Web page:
Michael Jerryson, Assistant Professor of Religious Studies at Eckerd College, who is also one of the editors of Buddhist Warfare, posted an article on this matter with testimony about his encounter with Buddhist monks who carry guns in Thailand. He states that the current prevalent non-violent public image of Buddhism is the result of a "very successful form of propaganda" initiated by Walpola Rahula (this fella reminds me of my Theravadic Buddhist friend & conversation partner 'Rahula'), D. T. Suzuki, and Tenzin Gyatso (current Dalai Lama) since last century. Jerryson also mentioned that his edited book "is not to argue that Buddhists are angry, violent people—but rather that Buddhists are people, and thus share the same human spectrum of emotions, which includes the penchant for violence." This does sound like an Augustinian anthropological enterprise.

There are also other studies such as Brian Victoria's Zen War Stories (UK: Routledge, 2002). "Victoria reveals for the first time, through examination of the wartime writings of the Japanese military itself, that the Zen school's view of life and death was deliberately incorporated into the military's programme of 'spiritual education' in order to develop a fanatical military spirit in both soldiers and civilians. Furthermore, that D. T. Suzuki, the most famous exponent of Zen in the West, is shown to have been a wartime proponent of this Zen-inspired viewpoint which enabled Japanese soldiers to leave for the battlefield already resigned to death." 

This book built on his first book Zen at War (USA: Rowman & Littlefield, 1997; 2nd edition, 2006) that shows the imperial Japanese military's fanatical ideology has its foundation in Zen Buddhism. Perhaps not dissimilar with how Hitler used certain form of Christianity for his cause.

We have examples of violence incited by Buddhists in our current times as well. For example, in May 2006, Buddhist monks led mobs to attack three churches in Sri Lanka.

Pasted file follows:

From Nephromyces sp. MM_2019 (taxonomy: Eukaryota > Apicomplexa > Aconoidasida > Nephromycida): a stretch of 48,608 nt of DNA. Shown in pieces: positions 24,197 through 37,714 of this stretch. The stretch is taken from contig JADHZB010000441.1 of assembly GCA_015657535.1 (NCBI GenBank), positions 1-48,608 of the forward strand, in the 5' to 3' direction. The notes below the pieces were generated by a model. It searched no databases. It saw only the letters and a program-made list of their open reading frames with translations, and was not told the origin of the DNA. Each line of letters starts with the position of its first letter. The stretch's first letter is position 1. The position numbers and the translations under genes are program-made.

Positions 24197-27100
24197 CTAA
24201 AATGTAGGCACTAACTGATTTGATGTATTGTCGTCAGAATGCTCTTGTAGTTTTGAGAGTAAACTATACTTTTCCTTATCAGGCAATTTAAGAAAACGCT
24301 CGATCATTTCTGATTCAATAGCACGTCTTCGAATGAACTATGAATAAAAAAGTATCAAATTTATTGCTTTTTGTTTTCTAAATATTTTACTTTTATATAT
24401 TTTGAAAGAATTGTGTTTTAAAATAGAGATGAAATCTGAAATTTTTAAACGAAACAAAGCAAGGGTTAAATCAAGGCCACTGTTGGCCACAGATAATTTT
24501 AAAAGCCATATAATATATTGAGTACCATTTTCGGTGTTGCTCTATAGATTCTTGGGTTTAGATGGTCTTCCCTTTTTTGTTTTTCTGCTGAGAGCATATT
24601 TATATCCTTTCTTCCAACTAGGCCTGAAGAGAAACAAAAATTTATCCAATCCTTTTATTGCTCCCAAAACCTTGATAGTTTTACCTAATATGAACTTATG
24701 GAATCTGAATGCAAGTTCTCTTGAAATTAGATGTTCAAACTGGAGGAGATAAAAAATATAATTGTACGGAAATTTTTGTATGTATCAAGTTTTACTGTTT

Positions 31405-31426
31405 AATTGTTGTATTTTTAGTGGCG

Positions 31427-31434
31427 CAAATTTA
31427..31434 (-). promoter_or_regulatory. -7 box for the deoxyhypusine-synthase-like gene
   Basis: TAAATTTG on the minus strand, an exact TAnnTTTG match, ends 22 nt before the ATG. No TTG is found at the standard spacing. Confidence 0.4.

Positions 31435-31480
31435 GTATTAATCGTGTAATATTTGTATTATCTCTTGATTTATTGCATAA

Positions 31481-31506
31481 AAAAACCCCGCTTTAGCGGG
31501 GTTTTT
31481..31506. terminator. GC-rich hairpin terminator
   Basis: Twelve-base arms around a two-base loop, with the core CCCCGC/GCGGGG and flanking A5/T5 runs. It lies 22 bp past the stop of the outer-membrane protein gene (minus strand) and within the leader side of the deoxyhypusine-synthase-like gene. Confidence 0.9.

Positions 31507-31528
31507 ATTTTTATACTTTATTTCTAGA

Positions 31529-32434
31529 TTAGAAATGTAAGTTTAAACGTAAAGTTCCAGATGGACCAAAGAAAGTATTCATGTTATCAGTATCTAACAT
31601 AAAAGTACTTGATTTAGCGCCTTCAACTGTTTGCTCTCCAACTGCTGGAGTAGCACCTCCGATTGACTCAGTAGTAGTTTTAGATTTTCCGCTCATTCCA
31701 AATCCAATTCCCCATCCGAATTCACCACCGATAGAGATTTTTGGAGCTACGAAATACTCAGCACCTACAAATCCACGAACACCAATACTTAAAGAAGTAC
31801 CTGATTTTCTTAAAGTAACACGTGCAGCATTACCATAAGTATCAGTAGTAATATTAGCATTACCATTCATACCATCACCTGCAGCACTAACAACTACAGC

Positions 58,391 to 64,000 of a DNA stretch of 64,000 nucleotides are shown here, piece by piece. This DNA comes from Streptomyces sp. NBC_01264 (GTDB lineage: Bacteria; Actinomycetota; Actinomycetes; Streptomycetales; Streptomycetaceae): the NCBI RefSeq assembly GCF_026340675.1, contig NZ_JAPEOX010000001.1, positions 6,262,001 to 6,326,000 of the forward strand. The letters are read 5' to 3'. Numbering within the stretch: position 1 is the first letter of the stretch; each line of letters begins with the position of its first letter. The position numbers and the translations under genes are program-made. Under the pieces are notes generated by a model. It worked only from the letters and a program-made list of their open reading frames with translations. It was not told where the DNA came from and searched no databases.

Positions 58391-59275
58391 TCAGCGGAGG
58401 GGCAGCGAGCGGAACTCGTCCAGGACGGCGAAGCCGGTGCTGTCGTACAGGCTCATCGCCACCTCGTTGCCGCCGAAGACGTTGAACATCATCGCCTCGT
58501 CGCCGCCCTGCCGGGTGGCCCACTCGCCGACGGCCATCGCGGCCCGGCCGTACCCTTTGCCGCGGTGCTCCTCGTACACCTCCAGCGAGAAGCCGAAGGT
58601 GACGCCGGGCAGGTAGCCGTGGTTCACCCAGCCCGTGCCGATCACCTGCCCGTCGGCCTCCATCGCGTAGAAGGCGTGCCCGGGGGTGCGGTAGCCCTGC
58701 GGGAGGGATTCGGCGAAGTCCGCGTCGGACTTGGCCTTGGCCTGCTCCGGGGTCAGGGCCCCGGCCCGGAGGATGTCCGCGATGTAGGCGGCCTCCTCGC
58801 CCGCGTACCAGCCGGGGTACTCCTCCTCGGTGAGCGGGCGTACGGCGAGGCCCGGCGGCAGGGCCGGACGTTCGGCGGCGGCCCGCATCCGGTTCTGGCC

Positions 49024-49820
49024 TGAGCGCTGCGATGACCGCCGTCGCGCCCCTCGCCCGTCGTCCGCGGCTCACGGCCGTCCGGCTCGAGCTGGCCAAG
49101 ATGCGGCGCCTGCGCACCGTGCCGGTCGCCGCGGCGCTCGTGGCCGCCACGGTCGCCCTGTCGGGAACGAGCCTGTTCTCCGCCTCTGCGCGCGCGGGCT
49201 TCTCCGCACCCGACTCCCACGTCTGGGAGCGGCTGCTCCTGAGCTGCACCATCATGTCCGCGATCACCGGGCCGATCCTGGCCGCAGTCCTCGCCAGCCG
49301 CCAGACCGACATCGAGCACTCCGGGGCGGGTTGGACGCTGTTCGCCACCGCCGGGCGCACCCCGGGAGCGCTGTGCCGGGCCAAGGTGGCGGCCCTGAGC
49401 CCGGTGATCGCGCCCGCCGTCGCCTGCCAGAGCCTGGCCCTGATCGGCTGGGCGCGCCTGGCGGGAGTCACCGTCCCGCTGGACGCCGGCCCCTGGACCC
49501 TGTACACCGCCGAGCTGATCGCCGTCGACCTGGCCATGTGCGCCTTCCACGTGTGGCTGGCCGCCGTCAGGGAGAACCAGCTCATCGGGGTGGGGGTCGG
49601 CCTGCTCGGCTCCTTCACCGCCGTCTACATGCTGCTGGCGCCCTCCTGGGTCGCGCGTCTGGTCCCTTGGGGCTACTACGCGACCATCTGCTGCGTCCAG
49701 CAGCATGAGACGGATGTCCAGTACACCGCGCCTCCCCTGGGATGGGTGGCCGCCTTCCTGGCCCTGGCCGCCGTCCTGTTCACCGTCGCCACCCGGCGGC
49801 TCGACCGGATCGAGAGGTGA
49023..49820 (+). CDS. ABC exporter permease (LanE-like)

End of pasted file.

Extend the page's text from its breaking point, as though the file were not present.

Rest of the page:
Hopefully this post may contribute in little ways to help clarify the spreading rumor that Buddhism won the best religion award as well as its public image of non-violent tradition. None of current major religions are stainless, and hence all need to continue to strive to be. So, "What shall we conclude then?," drawing from the question that apostle Paul aptly asked in Romans 3.9. With emphasis and in solemnity, the apostle answered, "All have sinned and fall short of the glory of God..." (Romans 3.23)

Monday, March 08, 2010

Cryptic language in glossolalia

In chapter 2 of his Pentecostal Theology and the Christian Spiritual Tradition, Simon Chan argues that glossolalia, as the most significant divinely given symbol, is the 'initial evidence' revealing the realness of God through the life-long sanctifying Spirit-driven lives of the believers. (72)

“Glossolalia mirrors the most important characteristic of the divine life. It is a life of love and self-giving between the Father and the Son, in which the Father initiates and the Son yields in humble obedience by the power of the Spirit” (52) A good point. However, there are many expressions such as prioritise the urgent physical needs of others that mirror such a life of love and self-giving. If the Son’s self-giving is ultimately an extension of grace to the inferior, then meeting an urgent need of the unfortunate mirrors better the divine life as compared to glossolalia.

Simon Chan emphasizes on the cryptic-ness of glossolalia functions as “symbol of a spiritual reality and is not just an arbitrary sign.” (53) He endorses Frank Macchia’s view that, “[T]ongues as a cryptic language revealed the unfathomable depth and ultimate eschatological fulfilment of all prophetic speech, pointing to both the limits and the meaning of the language of faith.” (52)

However, a perspective on revelation hardly provides allowance for the act of glossolalia and the cryptic-ness in that act to have such a central attention in their theological construct. This is especially so when glossolalia is seen under the category of prophetic speech. The very idea of revelation itself, the incarnation of the Son – the ultimate example of all prophetic speech as God’s own speech – suggests that ‘cryptic-ness’ is not the most characteristic of divine speech. Neither the act itself mirrors best the divine life, as shown in the second paragraph. The incarnation as the definitive divine speech is sufficiently intelligible and not cryptic to those who have responded positively to it, though we acknowledge that its full implication is still being grasped by the believing community.